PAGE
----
Robin Kirk. Robin Kirk is the faculty co-chair of the executive committee of the Duke Human Rights Center at the Franklin Humanities Institute. An author and human rights advocate, Kirk directs the Belfast program for DukeEngage, in partnership with Healing Through Remembering, an extensive cross-community project dealing with the legacy of past conflict and human rights. She directs Undergraduate Studies for Duke’s International Comparative Studies major, where she teaches, and is a lecturer in the Department of Cultural Anthropology. Kirk has written three books, including More Terrible Than Death: Massacres, Drugs and America’s War in Colombia and The Monkey’s Paw: New Chronicles from Peru . In the Fall of 2006, she was a Fulbright lecturer at the Human Rights Center at Istanbul Bilgi University in Turkey. Kirk authored, co-authored and edited over twelve reports for Human Rights Watch, all available on-line. Kirk has been published in The New York Times, Washington Post, Sojourners, The American Scholar, the Raleigh News and Observer, the Boston Globe and other newspapers.
Robert Korstad. Robert Korstad is a professor of public policy and history at Duke University. He received his B.A. and Ph.D. from UNC-Chapel Hill. His research interests include twentieth century U. S. history, labor history, African American history, and contemporary social policy, and he is the co-director of a major documentary research project at Duke’s Center for Documentary Studies, “Behind the Veil: Documenting African American Life in the Jim Crow South.” His publications include: To Right These Wrongs: The North Carolina Fund and the Battle to End Poverty and Inequality in 1960s America; (coauthor, University of North Carolina Press, 2010); Civil Rights Unionism: Tobacco Workers and the Struggle for Democracy in the Mid-Twentieth-Century South (University of North Carolina Press, 2003); Remembering Jim Crow: African Americans Talk About Life in the Segregated South (coeditor, The New Press, 2001); Like a Family: The Making of a Southern Cotton Mill World (coauthor, University of North Carolina Press, revised edition, 2000).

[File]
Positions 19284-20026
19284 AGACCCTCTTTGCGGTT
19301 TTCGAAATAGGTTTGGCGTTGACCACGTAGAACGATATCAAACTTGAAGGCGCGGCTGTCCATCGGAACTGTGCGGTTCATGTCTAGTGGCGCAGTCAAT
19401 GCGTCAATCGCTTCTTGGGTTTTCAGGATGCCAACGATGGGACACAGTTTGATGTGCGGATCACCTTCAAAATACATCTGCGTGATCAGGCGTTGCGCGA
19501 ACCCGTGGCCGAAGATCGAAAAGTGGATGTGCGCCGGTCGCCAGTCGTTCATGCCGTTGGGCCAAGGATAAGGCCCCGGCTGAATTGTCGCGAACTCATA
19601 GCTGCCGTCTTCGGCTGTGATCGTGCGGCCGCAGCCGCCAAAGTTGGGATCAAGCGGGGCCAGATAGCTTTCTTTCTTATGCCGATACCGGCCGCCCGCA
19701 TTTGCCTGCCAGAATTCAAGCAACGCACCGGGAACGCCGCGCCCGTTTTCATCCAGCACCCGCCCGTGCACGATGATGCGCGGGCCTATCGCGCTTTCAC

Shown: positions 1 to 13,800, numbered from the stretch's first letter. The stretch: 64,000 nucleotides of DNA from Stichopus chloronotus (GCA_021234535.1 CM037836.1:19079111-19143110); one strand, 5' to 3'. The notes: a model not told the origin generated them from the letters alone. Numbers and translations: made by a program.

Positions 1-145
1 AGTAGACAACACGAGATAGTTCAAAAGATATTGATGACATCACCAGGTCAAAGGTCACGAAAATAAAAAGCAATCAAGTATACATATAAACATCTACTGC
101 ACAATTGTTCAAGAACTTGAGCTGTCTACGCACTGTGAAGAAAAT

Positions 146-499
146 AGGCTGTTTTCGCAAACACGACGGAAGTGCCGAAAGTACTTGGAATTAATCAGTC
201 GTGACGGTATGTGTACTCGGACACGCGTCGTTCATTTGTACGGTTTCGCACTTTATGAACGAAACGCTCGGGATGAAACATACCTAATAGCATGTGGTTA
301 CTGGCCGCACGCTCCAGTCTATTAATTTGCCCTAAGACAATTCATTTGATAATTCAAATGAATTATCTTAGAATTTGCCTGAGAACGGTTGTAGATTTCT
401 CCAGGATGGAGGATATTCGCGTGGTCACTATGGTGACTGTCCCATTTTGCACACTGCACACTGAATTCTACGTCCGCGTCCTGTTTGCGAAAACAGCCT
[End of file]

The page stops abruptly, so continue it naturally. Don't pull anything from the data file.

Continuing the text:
Theodore Shaw. Theodore M. Shaw is the Julius L. Chambers Distinguished Professor of Law and Director of the Center for Civil Rights at the University of North Carolina School of Law at Chapel Hill. Shaw teaches civil procedure and advanced constitutional law/fourteenth amendment. Before joining the faculty of UNC Law School, Shaw taught at Columbia University Law School, where he was professor of professional practice. Shaw was also the fifth Director-Counsel and President of the NAACP Legal Defense and Educational Fund, Inc., for which he worked in various capacities over the span of twenty-six years. Shaw’s human rights work has taken him to Africa, Asia, Europe, and South America. He has received numerous honors and awards, including an Honorary Doctorate of Laws from Wesleyan University, the 2012 Harlem Neighborhood Defenders Office W. Haywood Burns Humanitarian Award and the 2012 Office of the Appellate Defender Milton S. Gould Award for Outstanding Advocacy, among others. Shaw holds a B.A. with Honors from Wesleyan University and a J.D. from Columbia Law School. Shaw was also an Aspen Fellow in Law and Social Justice, a Twenty-First Century Trust Fellow in London, England and a Salzburg Fellow in Salzburg, Austria.